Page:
Skip to content
The Morning Dispatch: The Debt Ceiling Fight Continues
Go to my account

The Morning Dispatch: The Debt Ceiling Fight Continues

Plus: Federal investigators are scrutinizing the American Conservative Union regarding potential campaign-finance misdeeds.

Happy Wednesday! The Fenway Park crowd last night reminded us just how electric the atmosphere of playoff baseball is.

Quick Hits: Today’s Top Stories

  • A former Facebook project manager testified before Congress on Tuesday, calling on the government to strengthen regulations on the social media and advertising company and alleging its products “harm children, stoke division, and weaken our democracy.” Facebook founder Mark Zuckerberg responded with a lengthy statement denying that “we prioritize profit over safety and well-being” and saying most employees “don’t recognize the false picture of the company that is being painted” by the whistleblower. 

  • President Joe Biden said Tuesday night there is a “real possibility” that Democrats will try to amend the legislative filibuster to allow the Senate majority to increase the debt ceiling without relying on Republican votes or resorting to the reconciliation process. Such a move would require all 50 Democratic votes in the Senate—plus Vice President Kamala Harris as a tiebreaker—and it’s unclear if every Democrat is onboard.

  • Johnson & Johnson announced Tuesday it had formally submitted data to the Food and Drug Administration asking the regulatory body to approve a booster dose of its COVID-19 vaccine. A recent Phase III clinical trial found a booster shot given 56 days after the original dose provided 94 percent protection against symptomatic COVID-19 and 100 percent protection against severe illness.

  • Dr. Francis Collins  said Tuesday that he will retire as director of the National Institutes of Health by the end of 2021. Collins was appointed to the post by then-President Barack Obama in 2009, and both former President Donald Trump and President Biden asked him to continue in the role.

  • Catholic priests, church employees, and volunteers sexually abused more than 300,000 children in France between 1950 and 2020, according to the results of a years-long investigation published Tuesday. “In the face of so many broken and destroyed lives, we are ashamed and outraged,” the French Bishops Conference and the National Conference of Religious Orders said in a joint statement. “We know there is still a long road before we can hope to deserve the forgiveness of the victims.”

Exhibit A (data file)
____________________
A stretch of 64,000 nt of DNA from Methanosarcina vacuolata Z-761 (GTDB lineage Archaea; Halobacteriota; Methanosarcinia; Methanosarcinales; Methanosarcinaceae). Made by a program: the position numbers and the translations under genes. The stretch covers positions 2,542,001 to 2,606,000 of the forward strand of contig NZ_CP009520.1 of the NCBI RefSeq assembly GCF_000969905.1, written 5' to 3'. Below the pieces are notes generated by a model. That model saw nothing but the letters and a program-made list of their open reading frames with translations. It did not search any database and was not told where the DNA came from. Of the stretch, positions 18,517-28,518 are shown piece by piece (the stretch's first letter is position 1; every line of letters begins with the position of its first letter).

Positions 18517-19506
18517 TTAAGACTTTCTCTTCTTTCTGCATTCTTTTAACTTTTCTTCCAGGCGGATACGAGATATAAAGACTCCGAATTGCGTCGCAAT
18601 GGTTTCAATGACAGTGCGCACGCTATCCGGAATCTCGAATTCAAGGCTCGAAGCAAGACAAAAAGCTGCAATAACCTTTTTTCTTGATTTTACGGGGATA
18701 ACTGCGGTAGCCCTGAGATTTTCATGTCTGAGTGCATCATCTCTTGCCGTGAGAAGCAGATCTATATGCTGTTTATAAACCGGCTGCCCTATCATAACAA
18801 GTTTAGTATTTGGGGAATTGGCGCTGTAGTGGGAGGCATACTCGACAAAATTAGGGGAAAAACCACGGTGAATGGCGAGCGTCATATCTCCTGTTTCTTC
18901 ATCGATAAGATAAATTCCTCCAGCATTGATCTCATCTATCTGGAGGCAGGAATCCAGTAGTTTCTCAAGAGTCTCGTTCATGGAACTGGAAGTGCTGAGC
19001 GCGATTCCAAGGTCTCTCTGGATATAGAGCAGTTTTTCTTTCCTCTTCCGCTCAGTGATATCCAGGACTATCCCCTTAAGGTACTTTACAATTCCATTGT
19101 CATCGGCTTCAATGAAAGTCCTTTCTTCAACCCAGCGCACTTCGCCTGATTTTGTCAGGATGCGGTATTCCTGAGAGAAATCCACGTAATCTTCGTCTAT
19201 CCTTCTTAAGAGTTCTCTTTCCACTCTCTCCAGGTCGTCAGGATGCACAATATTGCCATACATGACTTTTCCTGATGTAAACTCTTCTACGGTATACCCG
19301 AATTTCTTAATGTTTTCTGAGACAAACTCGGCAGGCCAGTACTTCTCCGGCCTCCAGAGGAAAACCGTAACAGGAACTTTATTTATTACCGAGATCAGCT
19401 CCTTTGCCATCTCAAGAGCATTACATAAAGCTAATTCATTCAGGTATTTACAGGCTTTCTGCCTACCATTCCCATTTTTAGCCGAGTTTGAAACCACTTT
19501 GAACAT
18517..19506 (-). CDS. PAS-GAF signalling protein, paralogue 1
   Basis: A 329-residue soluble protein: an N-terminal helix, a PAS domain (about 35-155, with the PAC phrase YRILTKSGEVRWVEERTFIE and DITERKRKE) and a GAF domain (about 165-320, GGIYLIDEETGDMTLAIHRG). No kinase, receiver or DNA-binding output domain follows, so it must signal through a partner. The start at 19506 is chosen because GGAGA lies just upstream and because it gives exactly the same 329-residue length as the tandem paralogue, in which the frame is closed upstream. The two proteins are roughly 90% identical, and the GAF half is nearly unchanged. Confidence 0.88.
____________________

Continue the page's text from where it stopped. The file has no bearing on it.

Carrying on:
• Evan McMullin—a former CIA operative who mounted a third-party presidential bid in 2016—announced Tuesday he is running as an independent to unseat Republican Sen. Mike Lee of Utah in 2022.

Biden and McConnell Duke It Out Over the Debt Ceiling

. (Photograph by Anna Moneymaker/Getty Images.)

House Speaker Nancy Pelosi may have given congressional Democrats some breathing room when she reneged on a promise to vote on the bipartisan infrastructure package last week and bumped the deadline to the end of the month, but another key congressional deadline is rapidly approaching. 

“I do regard October 18 as a deadline,” Treasury Secretary Janet Yellen told CNBC yesterday regarding Congress’ need to raise or suspend the debt limit. “It would be catastrophic to not pay the government’s bills. … I fully expect it would cause a recession as well.”

With October 18 now less than two weeks away, Democratic and Republican leaders find themselves locked in a high-stakes game of political chicken. 

The House narrowly passed a bill last week that would have suspended the debt limit until December 2022and funded the government until December 2021, but it failed to clear the Senate’s 60-vote threshold after Republicans withheld their support. A “clean” government funding bill without the debt ceiling provision later passed the Senate easily and helped avert a partial federal government shutdown.

Yesterday, Senate Democrats sought unanimous consent to change Senate rules and pass a debt limit increase with a simple majority rather than the filibuster’s 60-vote threshold. But Republicans torpedoed that effort too, arguing—correctly—that Democrats can raise the debt limit through the budget reconciliation process without any GOP votes. Democrats are expected to try again today or tomorrow, and those efforts will almost certainly fail. 

As these procedural votes—preordained to fail—continue to be lined up, Senate Minority Leader Mitch McConnell and President Biden are engaged in a public, heated back-and-forth over who is to blame for the stalemate. “Democrats need to tackle the debt limit,” McConnell said earlier this week. “We gave them a road map and three months’ notice. I suggest that our colleagues get moving.”

McConnell sent a letter to the White House on Monday reiterating his argument. “Bipartisanship is not a light switch that Speaker Pelosi and Leader Schumer may flip on to borrow money and flip off to spend it,” he wrote. “Since your party wishes to govern alone, it must handle the debt limit alone as well.”